Kerman dedicates solar array at wastewater plant

The Business Journal

October 22, 2013

Kerman officials today unveiled a 500-kilowatt solar system that will supply 70 percent of the energy needs at its newly expanded wastewater treatment plant.

Built by Borrego Solar Systems of San Diego over the last six months, the system will generate 940,000 kilowatt-hours of power annually using 1,680 solar panels provided by Ying Li.

For Kerman, buying the power through a 20-year power purchase agreement from ConEdison Solutions of Valhalla, N.Y. means a savings of more than $95,000 a year off of around $200,000 the city was paying without the array.

For Kerman taxpayers, that's an approximately 40-percent net reduction in the treatment plant's electricity costs.

Kerman Mayor Gary Yep and City Manager Luis Patlan joined officials with ConEdison and Borrego Solar today to flip the switch on the single-axis tracker system.

"By going solar, Kerman is offsetting the increase in electricity, reducing our net-energy costs, and protecting our budget against future utility-rate increases while creating local jobs," Yep said. "This public-private partnership will reduce Kerman's electricity costs for 20 years, and required zero upfront capital expense."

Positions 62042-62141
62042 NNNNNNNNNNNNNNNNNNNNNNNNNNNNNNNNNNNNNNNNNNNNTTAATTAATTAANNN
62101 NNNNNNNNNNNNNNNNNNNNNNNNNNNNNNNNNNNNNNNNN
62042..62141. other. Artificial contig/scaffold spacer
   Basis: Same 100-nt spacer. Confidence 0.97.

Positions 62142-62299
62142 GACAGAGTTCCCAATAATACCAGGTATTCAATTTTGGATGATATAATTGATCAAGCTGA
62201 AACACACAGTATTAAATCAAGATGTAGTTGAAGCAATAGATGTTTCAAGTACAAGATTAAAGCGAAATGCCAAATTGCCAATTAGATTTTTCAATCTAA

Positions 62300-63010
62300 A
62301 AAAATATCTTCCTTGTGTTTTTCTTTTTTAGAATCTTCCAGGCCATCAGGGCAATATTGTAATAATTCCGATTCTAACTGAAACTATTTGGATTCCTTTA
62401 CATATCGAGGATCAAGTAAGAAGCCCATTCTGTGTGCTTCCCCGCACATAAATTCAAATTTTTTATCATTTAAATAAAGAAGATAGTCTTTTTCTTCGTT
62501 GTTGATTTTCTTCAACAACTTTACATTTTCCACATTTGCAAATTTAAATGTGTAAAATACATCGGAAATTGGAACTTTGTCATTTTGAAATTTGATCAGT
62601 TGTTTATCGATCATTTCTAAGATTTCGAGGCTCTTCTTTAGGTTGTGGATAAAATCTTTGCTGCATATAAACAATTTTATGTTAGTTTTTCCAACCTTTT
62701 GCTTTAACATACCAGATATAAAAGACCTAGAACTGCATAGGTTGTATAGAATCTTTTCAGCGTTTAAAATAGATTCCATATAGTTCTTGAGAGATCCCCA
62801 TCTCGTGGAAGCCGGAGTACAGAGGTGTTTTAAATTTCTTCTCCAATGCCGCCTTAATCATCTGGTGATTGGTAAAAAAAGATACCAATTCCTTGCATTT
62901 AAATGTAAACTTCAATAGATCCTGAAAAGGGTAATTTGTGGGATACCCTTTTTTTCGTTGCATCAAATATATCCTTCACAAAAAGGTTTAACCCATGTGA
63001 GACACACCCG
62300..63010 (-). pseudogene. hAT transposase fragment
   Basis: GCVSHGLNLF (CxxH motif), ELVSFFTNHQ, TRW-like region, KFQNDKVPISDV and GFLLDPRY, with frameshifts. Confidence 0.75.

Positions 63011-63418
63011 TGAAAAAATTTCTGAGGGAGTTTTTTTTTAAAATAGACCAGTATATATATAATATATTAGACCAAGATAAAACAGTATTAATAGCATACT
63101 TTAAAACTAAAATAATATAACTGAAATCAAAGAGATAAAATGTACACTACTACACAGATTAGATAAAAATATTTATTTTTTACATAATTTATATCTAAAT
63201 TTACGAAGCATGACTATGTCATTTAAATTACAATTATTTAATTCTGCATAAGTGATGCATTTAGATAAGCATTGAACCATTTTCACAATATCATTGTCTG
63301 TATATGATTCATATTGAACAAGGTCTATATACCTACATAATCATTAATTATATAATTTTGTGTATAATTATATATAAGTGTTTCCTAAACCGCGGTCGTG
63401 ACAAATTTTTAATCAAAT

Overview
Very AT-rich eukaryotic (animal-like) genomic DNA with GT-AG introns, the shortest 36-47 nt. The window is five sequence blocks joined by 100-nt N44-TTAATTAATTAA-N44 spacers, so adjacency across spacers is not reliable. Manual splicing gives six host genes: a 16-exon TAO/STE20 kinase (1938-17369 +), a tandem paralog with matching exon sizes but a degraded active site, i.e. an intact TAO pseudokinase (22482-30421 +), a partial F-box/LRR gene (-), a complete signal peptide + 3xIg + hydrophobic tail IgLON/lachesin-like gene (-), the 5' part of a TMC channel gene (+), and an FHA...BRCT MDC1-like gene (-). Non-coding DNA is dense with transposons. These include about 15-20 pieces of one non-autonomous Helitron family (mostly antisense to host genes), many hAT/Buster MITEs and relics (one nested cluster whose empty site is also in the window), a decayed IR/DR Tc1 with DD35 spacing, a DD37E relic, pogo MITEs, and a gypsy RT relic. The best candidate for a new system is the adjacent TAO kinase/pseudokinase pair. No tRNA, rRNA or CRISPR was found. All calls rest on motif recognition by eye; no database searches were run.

The option to go solar didn't present itself until about a year ago when Kerman officials saw how much they were paying for electricity after a $6.7-million expansion to its wastewater treatment facility at Jensen and Del Norte avenues just south of the city.

Finished in August of last year, the expansion added two new 75-foot clarifiers, a sludge digester, additional ponding basins, a biolac oxidation system and headwork screening, pumping systems and a screw press to squeeze out water.

The project, Kerman's largest capital improvement project to date, took the plant's capacity from 1.1 million gallons per day to 2 million gallons per day and reduced the amount of nitrates seeping into the soil. However, it also pushed electricity requirements from $3,500 a month to more than $10,000.

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